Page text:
There's a perverted old man, and although he's kinda gross, the other characters ALSO seem to find him kind of gross and outlandish. There's some non-nude-nudity, which it turns out was nude-nudity until it hit the western world, at which point most of it was censored. They also censored some other stuff. I guess the characters have a penchant for flipping the bird, which was edited out.The name "Mr. Satan" was changed to "Hercule." Guns were turned into laser guns, which I guess we're cool with for whatever reason.
I'm actually knee-deep in a book by the Comic Book Legal Defense Fund regarding Manga, book challenges, and where western culture and Manga tend to disagree. I wish I was a little further because I think it would give me much better perspective on the whole thing. From my limited manga reading, I suspect that the old pervert is a not-uncommon manga character, or at least a character that shows up a lot more in manga than does in western counterparts.
Which is kind of interesting, when you think about it. I mean, western comics certainly don't shy away from drawing a scantily-clad woman. I think we'd be lying if we said that this was just some sort of coincidence, that the artists drew them this way without even thinking. But where we've chosen to draw the line is having characters comment on it. Yes, today that's happening more and more, but I'm talking 1984 here. I remember reading the Phoenix Saga, for example, and there was a weird, bodice-bustin' romance-y sequence, but the whole thing felt pretty chaste, even to a young Pete who knew as much about sex as...well, he knew just slightly less than adult Pete.
What I'm saying is, mainstream Western comics were remarkably sexless considering how sexy the drawings were.
Here's another way sex is used in this book. The Goku character is basically a child raised by wolves. He hadn't seen another person his entire life. So he struggles telling the difference between men and women, and he just walks up to characters and pats them on the groin. This is the most surefire method he's come up with so far. Which in the comic, to me, feels very innocent and funny.
Oh, and you know what else? I just thought of this, but the lady nudity has been censored out for the western versions. But you see naked little boys every so often. Full-frontal, naked boys. It's always because the characters are emerging from bathing or about to swim or something like that, but it's definitely in there a few times.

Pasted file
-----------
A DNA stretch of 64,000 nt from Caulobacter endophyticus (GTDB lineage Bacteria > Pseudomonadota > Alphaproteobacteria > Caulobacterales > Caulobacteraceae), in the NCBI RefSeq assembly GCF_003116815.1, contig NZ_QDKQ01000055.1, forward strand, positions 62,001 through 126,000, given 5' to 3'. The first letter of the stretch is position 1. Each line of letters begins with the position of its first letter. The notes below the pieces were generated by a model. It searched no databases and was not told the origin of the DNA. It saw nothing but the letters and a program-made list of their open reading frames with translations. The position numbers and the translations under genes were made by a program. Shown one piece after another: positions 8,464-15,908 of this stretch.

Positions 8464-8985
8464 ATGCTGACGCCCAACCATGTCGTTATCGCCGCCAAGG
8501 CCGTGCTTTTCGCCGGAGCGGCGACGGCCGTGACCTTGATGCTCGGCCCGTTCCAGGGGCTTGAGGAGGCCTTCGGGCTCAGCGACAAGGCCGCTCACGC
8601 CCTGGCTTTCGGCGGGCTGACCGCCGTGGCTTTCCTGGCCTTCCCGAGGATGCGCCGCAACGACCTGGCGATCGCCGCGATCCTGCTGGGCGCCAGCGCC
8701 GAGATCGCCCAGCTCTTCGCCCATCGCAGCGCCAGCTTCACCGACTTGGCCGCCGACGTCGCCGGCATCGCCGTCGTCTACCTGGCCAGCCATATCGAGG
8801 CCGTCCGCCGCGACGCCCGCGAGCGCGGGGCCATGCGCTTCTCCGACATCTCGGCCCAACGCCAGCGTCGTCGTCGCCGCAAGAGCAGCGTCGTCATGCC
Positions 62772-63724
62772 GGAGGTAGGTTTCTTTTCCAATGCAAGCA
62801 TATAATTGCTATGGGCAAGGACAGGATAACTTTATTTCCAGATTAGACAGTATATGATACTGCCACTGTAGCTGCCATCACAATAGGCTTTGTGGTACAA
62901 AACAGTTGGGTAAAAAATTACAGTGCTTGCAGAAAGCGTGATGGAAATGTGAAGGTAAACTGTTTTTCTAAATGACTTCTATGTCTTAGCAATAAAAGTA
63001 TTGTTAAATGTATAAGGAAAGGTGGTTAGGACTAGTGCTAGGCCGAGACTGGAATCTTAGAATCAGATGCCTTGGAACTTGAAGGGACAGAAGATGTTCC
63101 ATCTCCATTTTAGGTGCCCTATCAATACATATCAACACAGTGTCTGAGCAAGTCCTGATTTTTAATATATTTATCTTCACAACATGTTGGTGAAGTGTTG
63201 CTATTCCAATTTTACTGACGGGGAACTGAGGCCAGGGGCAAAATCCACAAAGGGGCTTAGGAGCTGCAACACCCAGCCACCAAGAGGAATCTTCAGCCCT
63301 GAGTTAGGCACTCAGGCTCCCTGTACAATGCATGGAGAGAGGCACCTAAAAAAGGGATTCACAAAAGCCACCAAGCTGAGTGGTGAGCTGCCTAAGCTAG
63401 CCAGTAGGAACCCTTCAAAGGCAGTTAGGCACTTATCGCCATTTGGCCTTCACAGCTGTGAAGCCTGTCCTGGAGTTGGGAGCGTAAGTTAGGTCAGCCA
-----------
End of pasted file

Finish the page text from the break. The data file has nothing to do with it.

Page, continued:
I guess, in writing it out, I do feel like the nudity and the perviness and whatnot are played for humor in the book. That explains, to me, the boy/woman censorship inconsistencies. Male nudity is, in both the west and the east, often played for humor. Whereas lady nudity is seen as a more loaded subject in the west, certainly.
If it's played for humor, I guess that means I have less of a problem with a problematic character or scenario. Maybe I don't find the humor in it, but that amounts to a joke being funny or not more than it does a cultural criticism. Again, I'm only saying that in this specific instance. The world created in this volume is very interesting, very fun, and I have to say, I loved the ride. I think what I'm doing probably sounds like excusing bad behavior, but really what I'm saying is that I want to acknowledge that there's an old pervert in here, say that it will probably turn off some readers, and say that I enjoyed the shit out of this book anyway.
It's a little like dancing to a great song. You're having a great time, you're dancing like crazy, and then you catch the lyrics and realize the song is basically about climaxing on someone's face. Is that problematic on some level? Definitely. Am I going to stop dancing? No. And not just because I'm drunk. Although, if I'm dancing, that certainly plays a part. ...more
It's a quick read and a good laugh. Maybe like Hyperbole & a Half, but a bit more out there in terms of what happens and the illustrations.
Can IIt's a quick read and a good laugh. Maybe like Hyperbole & a Half, but a bit more out there in terms of what happens and the illustrations.
Can I ask something? Who decided that in the world, there are cat people and dog people? How are those the two options? What about a lizard? That seems a lot more different. Or a parrot. If someone owns a dog or cat, that doesn't necessarily tell me a lot about them. If they own a parrot? It tells me the one thing I need to know, which is that we will never hang out at their house.